Post is unread #8 Feb 2, 2008, 1:30 pm
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Samson
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There is another possible angle to this that I'm not sure anyone though of. Perhaps the person who imposed those terms is simply trying to make sure that anyone using the code leaves the appropriate credit notices in place and doesn't find some sneaky way to sidestep that by stripping them out?

It's a sad testament to the state of the community when these kinds of things have to happen because there are folks like Vryce who have turned us all paranoid about having due credit stripped and someone flaunting it as their own work instead.
       
Post is unread #9 Feb 3, 2008, 2:15 am
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David Haley
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Here's another thing to consider. If the code was released as a snippet, and not to you personally, then all you have to follow are the snippet's public license rules. The license would, technically I suppose, have to explicitly mention you (or mention revocability) in order to be able to bind you in particular to terms that are not mentioned in the public snippet. And if the snippet is indeed released publicly, it would be a fairly edgy precedent to set to require you personally to follow a different license from every other person who downloads the snippet.
       
Post is unread #10 Feb 3, 2008, 10:00 am
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Samson
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There is already precedent for this within the community. The Rom codebase has a specific stipulation that those who associate with known code thieves and license violators are not allowed to use the codebase, and they provide Vryce as a specific example of the type of person they mean.

Also consider, a snippet's license is usually implied to mean you have permission to use it in your own codebase, but unless there's explicit permission granted to then distribute that in a codebase you've been developing, you can't assume those rights. A license exists only to grant permission to use one of the copyright holder's exclusive rights.

This is why FUSS 1.9 is allowed to use the code and have it distributed as part of that. Kayle granted the project a license to use the code and distribute it as part of the codebase. He's also granted me a license to distribute the code as part of AFKMud. I've granted permission for the parts I contributed to become part of FUSS. But that license does not by default extend anywhere else as far as derivative distributions unless that permission is granted.

Which probably means we need to cook up a quick license to go with the distribution so that problems like this don't come up later with folks assuming "I downloaded it, therefore I can."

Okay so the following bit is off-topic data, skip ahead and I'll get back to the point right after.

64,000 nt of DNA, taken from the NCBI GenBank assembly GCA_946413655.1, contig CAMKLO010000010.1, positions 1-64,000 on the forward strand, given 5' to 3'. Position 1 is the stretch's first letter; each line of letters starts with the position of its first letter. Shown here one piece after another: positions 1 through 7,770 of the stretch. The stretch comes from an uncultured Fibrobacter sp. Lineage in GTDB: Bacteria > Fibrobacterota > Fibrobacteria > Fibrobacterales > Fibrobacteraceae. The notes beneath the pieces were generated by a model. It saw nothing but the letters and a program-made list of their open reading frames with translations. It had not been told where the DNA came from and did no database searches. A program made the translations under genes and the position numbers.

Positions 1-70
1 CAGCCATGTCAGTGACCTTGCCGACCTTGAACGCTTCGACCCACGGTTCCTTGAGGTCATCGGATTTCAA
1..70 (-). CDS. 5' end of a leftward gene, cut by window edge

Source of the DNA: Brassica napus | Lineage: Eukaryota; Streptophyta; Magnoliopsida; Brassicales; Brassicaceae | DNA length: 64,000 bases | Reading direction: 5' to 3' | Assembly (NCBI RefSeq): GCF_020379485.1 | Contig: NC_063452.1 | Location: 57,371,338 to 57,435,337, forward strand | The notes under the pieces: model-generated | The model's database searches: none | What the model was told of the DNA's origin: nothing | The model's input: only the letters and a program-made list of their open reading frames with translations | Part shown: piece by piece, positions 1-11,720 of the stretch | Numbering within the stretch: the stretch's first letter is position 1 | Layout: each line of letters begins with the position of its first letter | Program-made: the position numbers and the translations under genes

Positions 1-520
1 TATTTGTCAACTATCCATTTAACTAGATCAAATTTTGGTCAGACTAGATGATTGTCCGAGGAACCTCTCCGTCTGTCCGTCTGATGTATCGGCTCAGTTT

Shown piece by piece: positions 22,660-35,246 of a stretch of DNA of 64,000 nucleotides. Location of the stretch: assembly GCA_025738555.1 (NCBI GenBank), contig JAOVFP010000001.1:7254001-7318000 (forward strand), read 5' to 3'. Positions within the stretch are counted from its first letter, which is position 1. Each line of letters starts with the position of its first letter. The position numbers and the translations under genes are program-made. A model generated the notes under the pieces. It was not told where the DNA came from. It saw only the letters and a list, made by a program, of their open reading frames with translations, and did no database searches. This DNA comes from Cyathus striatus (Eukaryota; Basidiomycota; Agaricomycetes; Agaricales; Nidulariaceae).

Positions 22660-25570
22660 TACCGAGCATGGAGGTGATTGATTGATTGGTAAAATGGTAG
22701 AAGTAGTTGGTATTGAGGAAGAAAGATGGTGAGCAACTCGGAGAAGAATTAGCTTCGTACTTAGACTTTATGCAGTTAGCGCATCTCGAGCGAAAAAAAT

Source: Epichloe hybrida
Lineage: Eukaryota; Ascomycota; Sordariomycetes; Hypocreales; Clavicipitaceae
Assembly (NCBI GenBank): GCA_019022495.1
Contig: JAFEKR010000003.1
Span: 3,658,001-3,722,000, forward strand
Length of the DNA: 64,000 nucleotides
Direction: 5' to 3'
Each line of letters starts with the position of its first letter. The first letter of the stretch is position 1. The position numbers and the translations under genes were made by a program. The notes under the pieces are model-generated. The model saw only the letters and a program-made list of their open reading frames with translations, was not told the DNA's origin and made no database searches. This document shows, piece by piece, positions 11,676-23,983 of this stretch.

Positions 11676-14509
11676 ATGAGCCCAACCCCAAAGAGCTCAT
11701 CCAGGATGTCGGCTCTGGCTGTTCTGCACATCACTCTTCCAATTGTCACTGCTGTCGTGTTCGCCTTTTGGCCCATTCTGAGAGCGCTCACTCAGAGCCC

Post is unread #11 Feb 4, 2008, 2:28 am
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David Haley
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If snippets are going to play games with licenses, it should perhaps be a requirement that uploaded snippets include a license to solve the problem entirely (or there be a default but explicit license for snippets that don't include one). Your idea of the implicit license is different from mine: the implicit snippet license for me is that you may use it in your codebase, as long as you give me credit, and you can still share your codebase. (Actually, I thought this was everybody's implicit understanding, including yours -- you also use and redistribute snippets that don't always have licenses, do you not?) People can't just arbitrarily assume one set of implied rights but not another.

And yes, it would probably be a good idea to have a FUSS license so that related issues are taken care of. Since FUSS derivatives are implicitly allowed to be redistributed, there really is no reason why somebody who didn't get permission to redistribute a snippet wouldn't be able to if they were a FUSS derivative -- even if they never got permission from the snippet author.
       
Post is unread #12 Feb 4, 2008, 6:34 am
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Samson
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I think it's safe to say that when someone uploads code, they intend for other people to use it in their codebases. Otherwise, exactly what is the point?

The problem is, that doesn't necessarily mean that someone wants their code distributed as part of a new codebase by someone else, unless the license already says that's allowed - or the person has been given permission to do so by the author on an individual basis.

FUSS is a bit of a different animal in that regard because it started off as nothing more than bugfixes, but has since suffered "feature creep" and has become more that that. However, that still does not change the fact that the Smaug license does not specifically grant anyone the right to redistribute the resulting work as a derivative. And before anyone gets their panties in a wad, Thoric and Nivek both granted permission for FUSS to be distributed.
       
Post is unread #13 Feb 4, 2008, 12:01 pm
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David Haley
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Samson said:

I think it's safe to say that when someone uploads code, they intend for other people to use it in their codebases. Otherwise, exactly what is the point?

The problem is, that doesn't necessarily mean that someone wants their code distributed as part of a new codebase by someone else, unless the license already says that's allowed - or the person has been given permission to do so by the author on an individual basis.